Treatment with a Ginkgo biloba extract, EGb 761, inhibits excitotoxicity in an animal model of spinocerebellar ataxia type 17
Authors Huang D, Lin H, Lee-Chen G, Hsieh H, Wu C, Lin J
Received 13 October 2015
Accepted for publication 23 December 2015
Published 18 February 2016 Volume 2016:10 Pages 723—731
Checked for plagiarism Yes
Review by Single anonymous peer review
Peer reviewer comments 3
Editor who approved publication: Prof. Dr. Wei Duan
Ding-Siang Huang,1,* Hsuan-Yuan Lin,1,2,* Guey-Jen Lee-Chen,1 Hsiu-Mei Hsieh-Li,1 Chung-Hsin Wu,1 Jung-Yaw Lin1,2
1Department of Life Science, National Taiwan Normal University, 2Institute of Biochemistry and Molecular Biology, National Taiwan University, Taipei City, Taiwan, Republic of China
*These authors contributed equally to this work
Abstract: Spinocerebellar ataxia type 17 (SCA 17) is a polyglutamine disease caused by the expansion of CAG/CAA repeats in the TATA box-binding protein (TBP) gene. The Ginkgo biloba extract, EGb 761, contains flavonoids and terpenoids with a potential use for the treatment of neurodegenerative diseases such as Alzheimer’s and Parkinson’s diseases. The neuroprotective effects of EGb 761 are obvious, but whether the EGb 761 has therapeutic effects in SCA 17 is still unclear. To manage our issues, we have generated TBP/79Q-expressing SH-SY5Y cells and SCA 17 transgenic mice with the mutant hTBP gene. In in vitro experiment, we observed that the EGb 761 treatment decreased the amount of sodium dodecyl sulfate-insoluble proteins in the TBP/79Q-expressing SH-SY5Y cells. We further found that the EGb 761 treatment could inhibit excitotoxicity and calcium influx and reduce the expression of apoptotic markers in glutamate-treated SH-SY5Y neuroblastoma cells. In in vivo experiment, we observed that the EGb 761 treatment (100 mg/kg intraperitoneal injection per day) could relieve the motor deficiencies of the SCA 17 transgenic mice. Our findings provide evidence that the EGb 761 treatment can be a remedy for SCA 17 via suppressing excitotoxicity and apoptosis in SCA 17 cell and animal models. Therefore, we suggest that EGb 761 may be a potential therapeutic agent for treating SCA 17.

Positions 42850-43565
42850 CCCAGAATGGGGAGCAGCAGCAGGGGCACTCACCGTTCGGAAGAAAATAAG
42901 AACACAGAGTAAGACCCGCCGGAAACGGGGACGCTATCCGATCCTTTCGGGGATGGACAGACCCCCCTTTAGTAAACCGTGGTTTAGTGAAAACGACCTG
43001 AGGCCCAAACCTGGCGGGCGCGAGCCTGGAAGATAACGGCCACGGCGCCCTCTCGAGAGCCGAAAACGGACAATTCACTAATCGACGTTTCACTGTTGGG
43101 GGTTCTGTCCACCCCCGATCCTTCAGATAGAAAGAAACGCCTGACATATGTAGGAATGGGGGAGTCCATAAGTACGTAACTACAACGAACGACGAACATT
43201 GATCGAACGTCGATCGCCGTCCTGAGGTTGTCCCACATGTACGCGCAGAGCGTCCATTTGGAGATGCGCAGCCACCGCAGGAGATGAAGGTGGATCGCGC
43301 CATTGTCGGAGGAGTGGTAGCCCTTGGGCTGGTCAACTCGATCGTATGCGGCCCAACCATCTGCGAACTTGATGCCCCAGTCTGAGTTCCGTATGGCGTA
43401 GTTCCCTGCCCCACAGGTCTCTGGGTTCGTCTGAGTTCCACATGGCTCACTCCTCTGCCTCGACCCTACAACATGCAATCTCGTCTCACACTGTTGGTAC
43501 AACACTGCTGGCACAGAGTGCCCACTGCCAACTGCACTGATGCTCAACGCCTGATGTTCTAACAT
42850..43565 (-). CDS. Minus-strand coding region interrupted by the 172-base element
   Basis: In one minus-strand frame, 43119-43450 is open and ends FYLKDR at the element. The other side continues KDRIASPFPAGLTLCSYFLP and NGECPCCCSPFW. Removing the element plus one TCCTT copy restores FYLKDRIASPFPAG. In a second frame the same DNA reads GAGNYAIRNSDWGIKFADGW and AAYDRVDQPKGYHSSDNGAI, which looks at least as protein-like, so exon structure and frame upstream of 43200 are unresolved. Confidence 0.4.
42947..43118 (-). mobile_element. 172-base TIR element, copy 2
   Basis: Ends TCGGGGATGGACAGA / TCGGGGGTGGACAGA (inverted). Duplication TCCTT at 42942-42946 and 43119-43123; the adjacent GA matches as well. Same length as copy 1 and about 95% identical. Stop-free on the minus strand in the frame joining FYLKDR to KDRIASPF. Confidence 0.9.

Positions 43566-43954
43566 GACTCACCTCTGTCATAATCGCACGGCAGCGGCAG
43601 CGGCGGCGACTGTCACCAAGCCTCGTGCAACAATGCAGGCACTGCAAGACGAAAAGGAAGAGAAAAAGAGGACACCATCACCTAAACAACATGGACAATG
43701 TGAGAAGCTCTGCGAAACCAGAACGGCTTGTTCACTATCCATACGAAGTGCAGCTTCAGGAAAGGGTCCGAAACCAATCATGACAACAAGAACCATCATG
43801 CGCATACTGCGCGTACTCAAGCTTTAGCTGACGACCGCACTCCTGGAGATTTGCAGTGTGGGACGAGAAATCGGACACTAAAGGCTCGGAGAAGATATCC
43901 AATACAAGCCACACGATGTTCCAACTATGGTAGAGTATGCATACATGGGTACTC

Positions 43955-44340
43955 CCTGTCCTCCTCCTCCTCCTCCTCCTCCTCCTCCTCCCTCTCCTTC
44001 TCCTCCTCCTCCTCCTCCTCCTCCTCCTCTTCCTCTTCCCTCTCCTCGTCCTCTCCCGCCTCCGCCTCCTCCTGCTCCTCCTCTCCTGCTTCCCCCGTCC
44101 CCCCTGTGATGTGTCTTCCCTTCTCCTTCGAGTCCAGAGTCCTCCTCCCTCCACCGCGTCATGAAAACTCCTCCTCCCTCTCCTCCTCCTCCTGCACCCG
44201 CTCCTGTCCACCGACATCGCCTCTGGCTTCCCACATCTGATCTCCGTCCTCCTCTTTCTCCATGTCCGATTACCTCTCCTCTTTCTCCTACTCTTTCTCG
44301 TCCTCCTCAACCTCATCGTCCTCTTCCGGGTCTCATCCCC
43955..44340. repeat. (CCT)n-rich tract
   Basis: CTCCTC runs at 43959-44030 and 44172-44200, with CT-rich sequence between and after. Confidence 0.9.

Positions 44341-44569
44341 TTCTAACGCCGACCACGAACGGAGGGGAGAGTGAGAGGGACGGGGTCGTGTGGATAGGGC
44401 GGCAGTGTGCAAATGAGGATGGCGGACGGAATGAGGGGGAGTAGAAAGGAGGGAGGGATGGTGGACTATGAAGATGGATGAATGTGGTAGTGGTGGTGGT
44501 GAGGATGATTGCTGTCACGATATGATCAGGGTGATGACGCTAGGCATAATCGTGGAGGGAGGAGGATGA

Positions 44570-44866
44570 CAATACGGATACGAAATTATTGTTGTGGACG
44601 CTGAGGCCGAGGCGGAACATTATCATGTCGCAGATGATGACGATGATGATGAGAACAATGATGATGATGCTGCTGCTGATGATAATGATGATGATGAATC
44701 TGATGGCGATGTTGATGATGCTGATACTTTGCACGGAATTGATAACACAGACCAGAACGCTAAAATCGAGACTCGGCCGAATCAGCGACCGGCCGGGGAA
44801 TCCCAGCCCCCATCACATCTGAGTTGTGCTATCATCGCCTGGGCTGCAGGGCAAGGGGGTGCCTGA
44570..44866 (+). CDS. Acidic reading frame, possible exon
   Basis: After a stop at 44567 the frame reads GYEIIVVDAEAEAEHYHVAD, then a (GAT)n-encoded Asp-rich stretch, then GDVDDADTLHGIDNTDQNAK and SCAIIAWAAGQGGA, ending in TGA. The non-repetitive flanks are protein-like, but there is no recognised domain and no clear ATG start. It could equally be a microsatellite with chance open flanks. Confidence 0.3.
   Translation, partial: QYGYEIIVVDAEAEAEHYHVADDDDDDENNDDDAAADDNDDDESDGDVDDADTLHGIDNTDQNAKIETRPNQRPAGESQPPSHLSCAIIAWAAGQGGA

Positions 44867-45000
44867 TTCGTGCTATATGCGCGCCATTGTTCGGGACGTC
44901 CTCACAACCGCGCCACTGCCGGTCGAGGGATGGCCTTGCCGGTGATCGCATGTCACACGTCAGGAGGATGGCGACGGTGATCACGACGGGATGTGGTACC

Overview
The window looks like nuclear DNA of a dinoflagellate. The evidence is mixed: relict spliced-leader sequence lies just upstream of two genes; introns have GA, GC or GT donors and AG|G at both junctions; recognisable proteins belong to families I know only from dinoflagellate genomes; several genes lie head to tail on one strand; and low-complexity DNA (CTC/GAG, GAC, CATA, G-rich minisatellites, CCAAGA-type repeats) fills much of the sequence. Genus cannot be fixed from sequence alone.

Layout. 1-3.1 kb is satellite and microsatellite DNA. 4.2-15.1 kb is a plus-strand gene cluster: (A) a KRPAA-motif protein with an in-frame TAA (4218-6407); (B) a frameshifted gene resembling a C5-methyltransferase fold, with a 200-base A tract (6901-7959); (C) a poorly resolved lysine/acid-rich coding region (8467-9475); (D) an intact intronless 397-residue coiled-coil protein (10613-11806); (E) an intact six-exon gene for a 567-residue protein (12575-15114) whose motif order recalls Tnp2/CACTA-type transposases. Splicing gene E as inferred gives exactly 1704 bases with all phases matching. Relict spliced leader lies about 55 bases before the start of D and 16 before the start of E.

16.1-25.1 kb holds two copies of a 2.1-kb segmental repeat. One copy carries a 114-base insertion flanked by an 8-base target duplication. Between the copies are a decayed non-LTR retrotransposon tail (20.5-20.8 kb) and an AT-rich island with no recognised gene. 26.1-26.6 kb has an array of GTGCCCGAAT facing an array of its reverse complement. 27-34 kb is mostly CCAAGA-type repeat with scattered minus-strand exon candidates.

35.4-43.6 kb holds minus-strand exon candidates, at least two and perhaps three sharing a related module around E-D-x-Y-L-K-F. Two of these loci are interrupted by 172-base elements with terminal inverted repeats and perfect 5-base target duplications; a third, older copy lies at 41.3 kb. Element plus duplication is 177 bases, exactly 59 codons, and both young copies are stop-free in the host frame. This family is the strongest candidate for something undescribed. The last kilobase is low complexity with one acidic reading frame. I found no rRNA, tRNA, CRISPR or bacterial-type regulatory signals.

Keywords: spinocerebellar ataxia type 17, excitotoxicity, EGb 761, polyQ diseases, apoptosis
Spinocerebellar ataxia type 17 (SCA 17) is a polyglutamine (polyQ) disease caused by the expansion of CAG/CAA repeats (>43 repeats) in the TATA box-binding protein (TBP) gene, leading to protein aggregation in patients with SCA 17.1–3 There is increasing evidence that excitotoxicity and polyQ diseases are related to each other. The sodium dodecyl sulfate (SDS)-resistant aggregation of insoluble proteins is increased after the glutamate-induced influx of calcium, and the aggregation is reduced by the inhibition of calcium influx in a model of SCA 3.4 Moreover, the activation of calcium-dependent proteolytic calpains aggravates SCA 3 pathology by increasing protein aggregation; however, calpastatin, an inhibitor of calpains, reduces aggregation.5,6 Moreover, the intracellular calcium concentration is elevated in neurons that are sensitive to glutamate-induced cell death in Huntington’s disease.7,8 These findings suggest that disrupted calcium signaling may lead to protein aggregation and neuronal death in polyQ diseases. Thus, the inhibition of calcium overloading may be therapeutic by preventing the pathological alterations in SCA 17.
The EGb 761, a standard extract prepared from the leaves of Ginkgo biloba, has pharmacological effects in various neurodegenerative diseases.9 Pharmacological studies had shown that the G. biloba extract, EGb 761, is an antioxidant agent that alleviates ischemia, oxidative stress, and β-amyloid-induced toxicity. The EGb 761 has been used in several neurological diseases such as Alzheimer’s disease, Parkinson’s disease, and dementia.10–13 The neuroprotective effects of the EGb 761 are obvious, but whether the EGb 761 has therapeutic effects in SCA 17 is still unclear.
In the present study, we have generated TBP/79Q-expressing SH-SY5Y cells with inducible green fluorescent protein expression and SCA 17 transgenic mice with the mutant hTBP gene driven by the Purkinje-specific protein (Pcp2/L7) gene promoter.14,15 The possible effects of the EGb 761 in pathological alterations of SCA 17 were investigated in glutamate-induced excitotoxicity model, TBP-expressing cells, and SCA 17 transgenic mice as in vivo and in vitro models of SCA 17.
Materials and methods
EGb 761, containing 24% Ginkgo flavone glycosides (including quercetin, kaempferol, and isorhamnetin) and 6% terpenlactones (including ginkgolides A, B, C, and bilobalide), is a standardized extract of G. biloba (Dr Willmar Schwabe Pharmaceuticals, Karlsruhe, Germany). 3-(4,5-Dimethylthiazole-2-yl)-2,5-diphenyltetrazolum bromide (MTT), l-glutamic acid monosodium salt monohydrate, and MK-801 were purchased from Sigma-Aldrich Co. (St Louis, MO, USA). Fluo-4 AM was obtained from Thermo Fisher Scientific (Waltham, MA, USA). Trypsin-ethylenediaminetetraacetic acid (0.5%) and penicillin/streptomycin were purchased from Thermo Fisher Scientific. Fetal bovine serum (FBS) was obtained from Corning Incorporated (Corning, NY, USA). Antibodies specific for calpain 2, calbindin, cleaved caspase 3, and cleaved poly(adenosine diphosphate-ribose) polymerase (PARP) were produced by Cell Signaling Technology (Danvers, MA, USA). Antibodies against Bax and actin were purchased from EMD Millipore (Billerica, MA, USA), and antibodies against spectrin, transcription factor II D, and Bcl-2 were obtained from Santa Cruz Biotechnology Inc. (Dallas, TX, USA). Horseradish peroxidase (HRP)-conjugated secondary goat anti-mouse and goat anti-rabbit antibodies were purchased from EMD Millipore.